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MANAGER: The fans were willing the ball to go in

27 February 2016

Keith Curle with his reaction to the Morecambe victory

Manager Keith Curle gave us his reaction to the dramatic away win at Morecambe on Saturday.

“It was a definite game of two halves,” he said. “We’re going to have to look at our preparation because we came into this off the back of a long journey and the training sessions we felt we needed to get ready for a tough game. We thought we’d got it right but I don’t think we started well at all in the first half.

“We weren’t able to reproduce the intensity that was in our play on Tuesday night. The pleasing thing was the second half was a complete contrast and we started to look a decent side again.

“I told the players after the game that this is the reason why I get frustrated. I know what’s in that dressing room and they have to start believing that if we get into the play-offs we will go up. That’s why we’ll monitor the rest and recuperation time between games and we’ll also look at the training load. The reason for that is that I don’t want to see us start to look flat-footed and off the pace.”

“Credit has to go to Morecambe because they pushed us early on,” he added. “I know their manager well and a Jim Bentley team is always going to be up for it. They outnumbered us in certain areas and that gave them some good momentum. 

“We went for a tactical change in the second half and that allowed us to cause them some problems. The question could be asked why we didn’t start the game like that but we had an idea they were going to go with three at the back. We felt we would be able to deal with that but, as it was, we didn’t get in contention with the ball early enough and we didn’t use it well enough when we did get it.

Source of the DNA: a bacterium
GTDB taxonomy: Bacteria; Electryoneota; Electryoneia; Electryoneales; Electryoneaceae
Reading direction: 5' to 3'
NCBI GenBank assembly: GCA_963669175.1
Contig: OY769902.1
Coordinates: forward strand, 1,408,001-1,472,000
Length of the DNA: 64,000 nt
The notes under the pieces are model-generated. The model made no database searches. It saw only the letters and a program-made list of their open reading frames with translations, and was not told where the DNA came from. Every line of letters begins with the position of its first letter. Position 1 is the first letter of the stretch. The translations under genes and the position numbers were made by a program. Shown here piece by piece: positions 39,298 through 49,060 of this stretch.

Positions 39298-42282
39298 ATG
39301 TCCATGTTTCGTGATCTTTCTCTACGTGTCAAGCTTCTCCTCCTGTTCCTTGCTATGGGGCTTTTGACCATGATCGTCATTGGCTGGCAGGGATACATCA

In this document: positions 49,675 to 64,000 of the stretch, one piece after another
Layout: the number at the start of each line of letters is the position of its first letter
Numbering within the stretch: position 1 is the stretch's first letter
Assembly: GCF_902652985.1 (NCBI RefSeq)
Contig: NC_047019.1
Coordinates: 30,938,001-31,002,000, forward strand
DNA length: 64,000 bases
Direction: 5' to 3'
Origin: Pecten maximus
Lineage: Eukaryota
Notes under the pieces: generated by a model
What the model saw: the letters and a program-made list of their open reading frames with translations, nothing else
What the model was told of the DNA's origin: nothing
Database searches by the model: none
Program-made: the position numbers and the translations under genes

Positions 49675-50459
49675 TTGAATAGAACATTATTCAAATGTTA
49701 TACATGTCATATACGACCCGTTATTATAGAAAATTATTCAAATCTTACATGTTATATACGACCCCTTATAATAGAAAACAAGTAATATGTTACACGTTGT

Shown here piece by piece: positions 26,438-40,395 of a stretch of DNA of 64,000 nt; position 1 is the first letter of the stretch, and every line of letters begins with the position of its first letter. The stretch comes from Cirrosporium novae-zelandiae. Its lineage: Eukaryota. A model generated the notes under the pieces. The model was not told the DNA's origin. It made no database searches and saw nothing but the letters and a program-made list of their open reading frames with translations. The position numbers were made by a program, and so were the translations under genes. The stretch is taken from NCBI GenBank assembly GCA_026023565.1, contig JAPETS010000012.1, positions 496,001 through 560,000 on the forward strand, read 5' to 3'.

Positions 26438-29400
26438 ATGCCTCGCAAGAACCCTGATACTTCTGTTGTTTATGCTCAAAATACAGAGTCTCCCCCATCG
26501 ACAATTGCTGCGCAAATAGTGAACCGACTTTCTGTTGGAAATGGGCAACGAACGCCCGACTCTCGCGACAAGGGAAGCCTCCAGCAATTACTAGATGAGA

“The changes we made show we’re flexible and adaptable and that we’re very good at taking information on board. It’s important to have people on the bench who can change games and that’s the sign of a good squad.”

“It was a game where we had to be very competitive,” he agreed. “You need to be if you’re going to come to Morecambe and get anything. There’s a naivety within the group as well, and we’re working on that, and sometimes we do need to hold their hands through difficult situations. 

“I was pleased we got into half time at just 1-0 down because I knew we had it in us to change things and score goals. It was fitting that we were playing toward our fans in the second half because you could feel them willing the ball to go into the net. 

“We’ve just found out that 47% of the crowd was made up of Carlisle fans and that is phenomenal. The noise was magnificent and you can tell there is a unity growing. Even when we were behind at half time the supporters were with us. That’s because they know there’s a level of commitment within their football staff which means we want to do well for them.

“I have to say that it’s fantastic to hear them all singing your name. I’m a very proud person and I have pride in the job that I do. I’m also very proud to be the manager of Carlisle United and I know there’s a journey for this football club to go on. I’m desperate to be a massive part of it.”

On the walking wounded, he said: “It looks like Brandon [Comley] has a similar injury to the one Danny Grainger picked up. He rocked his ankle when it was scissored by both legs being wrapped round his during a tackle. His ankle was forced one way and his studs were stuck in the ground taking him the other.

“He’s a tenacious lad and he tried his damndest to stay on the pitch. We had to look at it and take the medical advice at half time, and the feeling was that allowing him to play on would only make it worse. We needed his type of approach on the pitch but we have to be professional about it. We will now give it 72 hours to let the swelling go down and we’ll assess it from there.

“I have to say, Luke Joyce was chomping at the bit to get back into the team and I thought he was excellent. That shows the strength of the squad we have now because these lads are stepping up as and when they need to.”

“Another pleasing performance was Dan Hanford,” he said. “He made a good save at the start of the second half and that’s because he’s listened intently to what Simon Tracey has had to say to him.

“He’s been taught and coached and it shows the progress he’s making. That shows us the value of having a goalkeeper coach and not just a goalkeeper trainer. I said to Simon and Lee Dykes on the side of the pitch with about 25 minutes to go that I thought the game was there for the taking. We felt that if we could get one we’d go on and get another. The substitutions helped and worked and that’s the power of having good players on the bench.”

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